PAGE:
A new report has been published by the OECD this morning. Keen to reassert their positioning as the custodian of global information exchange they appear to have bowed to the pressure from the EU and the UK to sign up to the anti-offshore lobby. It was known they were investigating automatic information exchange following the April 2013 G20, but the pointed commentary today by Angel Gurria appears to be cheerleading the G8 UK agenda.
The reality is the weak defences and lack of information capture in the UK, US and France mean that those countries are much more likely to be safe harbours for illicit cash, but unfortunately as they pay the OECD bills it isn't too likely we will see much commentary along those lines at this G8. I have only been able to read the introduction to the report at this stage but it would appear to be designed to tee up Osbornes presentation on tax at todays G8 session on tax evasion.
The OECD are right to focus on the problem but wrong to single out offshore, and given a hitherto relatively objective and non-partisan approach this is disappointing.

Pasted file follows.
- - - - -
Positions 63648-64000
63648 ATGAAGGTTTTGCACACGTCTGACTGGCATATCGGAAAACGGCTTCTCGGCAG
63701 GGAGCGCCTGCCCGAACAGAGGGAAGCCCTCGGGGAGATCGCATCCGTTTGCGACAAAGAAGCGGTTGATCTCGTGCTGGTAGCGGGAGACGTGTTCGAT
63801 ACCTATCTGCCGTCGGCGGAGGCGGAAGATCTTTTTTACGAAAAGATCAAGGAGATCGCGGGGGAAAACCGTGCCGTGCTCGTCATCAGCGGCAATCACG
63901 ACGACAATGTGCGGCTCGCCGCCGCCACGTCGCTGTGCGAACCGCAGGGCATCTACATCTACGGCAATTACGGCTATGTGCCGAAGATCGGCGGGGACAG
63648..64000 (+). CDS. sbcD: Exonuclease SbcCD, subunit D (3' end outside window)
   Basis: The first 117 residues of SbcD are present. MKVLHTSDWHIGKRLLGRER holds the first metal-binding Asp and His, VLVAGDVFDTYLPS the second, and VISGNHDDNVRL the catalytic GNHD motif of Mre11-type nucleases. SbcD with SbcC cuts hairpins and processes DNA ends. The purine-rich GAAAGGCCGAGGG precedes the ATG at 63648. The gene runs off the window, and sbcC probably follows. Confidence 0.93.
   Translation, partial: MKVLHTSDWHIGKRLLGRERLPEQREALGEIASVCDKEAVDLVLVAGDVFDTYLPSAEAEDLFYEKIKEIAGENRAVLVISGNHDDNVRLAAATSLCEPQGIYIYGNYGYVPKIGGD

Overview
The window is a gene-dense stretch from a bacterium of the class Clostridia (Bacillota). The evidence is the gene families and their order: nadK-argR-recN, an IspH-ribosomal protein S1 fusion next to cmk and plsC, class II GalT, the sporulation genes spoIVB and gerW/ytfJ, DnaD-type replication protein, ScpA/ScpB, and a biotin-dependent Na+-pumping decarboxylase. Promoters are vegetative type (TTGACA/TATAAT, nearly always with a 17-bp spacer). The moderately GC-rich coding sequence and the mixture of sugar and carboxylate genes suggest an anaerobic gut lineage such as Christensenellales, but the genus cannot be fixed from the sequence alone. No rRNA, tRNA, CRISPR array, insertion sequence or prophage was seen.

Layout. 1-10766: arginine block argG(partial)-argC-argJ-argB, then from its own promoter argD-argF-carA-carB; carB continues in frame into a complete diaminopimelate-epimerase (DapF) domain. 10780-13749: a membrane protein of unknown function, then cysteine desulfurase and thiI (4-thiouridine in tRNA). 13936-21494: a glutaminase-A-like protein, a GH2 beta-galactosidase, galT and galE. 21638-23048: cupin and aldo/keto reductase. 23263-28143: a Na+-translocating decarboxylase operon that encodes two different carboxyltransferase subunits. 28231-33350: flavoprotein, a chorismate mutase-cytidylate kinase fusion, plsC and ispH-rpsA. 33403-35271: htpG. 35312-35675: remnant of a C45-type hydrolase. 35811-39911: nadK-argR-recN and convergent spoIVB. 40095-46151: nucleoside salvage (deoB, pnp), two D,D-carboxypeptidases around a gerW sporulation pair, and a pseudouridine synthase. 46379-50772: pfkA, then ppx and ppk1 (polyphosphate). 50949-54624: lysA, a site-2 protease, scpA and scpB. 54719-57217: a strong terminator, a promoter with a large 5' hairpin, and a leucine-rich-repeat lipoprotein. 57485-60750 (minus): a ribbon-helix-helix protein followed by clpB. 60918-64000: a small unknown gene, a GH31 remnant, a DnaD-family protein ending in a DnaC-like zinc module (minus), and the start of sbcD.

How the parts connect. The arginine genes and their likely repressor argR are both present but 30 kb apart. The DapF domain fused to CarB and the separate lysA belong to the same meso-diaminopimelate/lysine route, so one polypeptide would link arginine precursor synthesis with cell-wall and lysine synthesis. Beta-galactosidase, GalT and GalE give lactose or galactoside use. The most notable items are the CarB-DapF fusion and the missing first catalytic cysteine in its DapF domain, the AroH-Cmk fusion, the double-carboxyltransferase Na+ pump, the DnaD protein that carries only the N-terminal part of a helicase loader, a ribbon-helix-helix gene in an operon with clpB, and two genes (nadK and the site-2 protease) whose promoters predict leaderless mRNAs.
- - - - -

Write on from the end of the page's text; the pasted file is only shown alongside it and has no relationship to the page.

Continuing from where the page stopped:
That said it is not that surprising given the EU and UK have introduced a series of competing tax information exchange initiatives and along with US FATCA, this has threatened to displace the traditional role of the OECD in this area.
In some respects it is a shame that on request information exchange has not been given enough time to work and embed, as with AEOI it is likely that many millions of pieces of data will circulate around the system with most of it never being looked at, in the hope of catching the small minority who might cheat.
Is this a problem for Jersey? Not really. Our policy has been for many years to adopt international standards and to pursue only clean disclosed business. Provided AEOI is adopted as a global standard there should be no relative cost competitiveness issues although there will be a significant absolute increase in costs. I will provide more commentary once I have digested the entire report.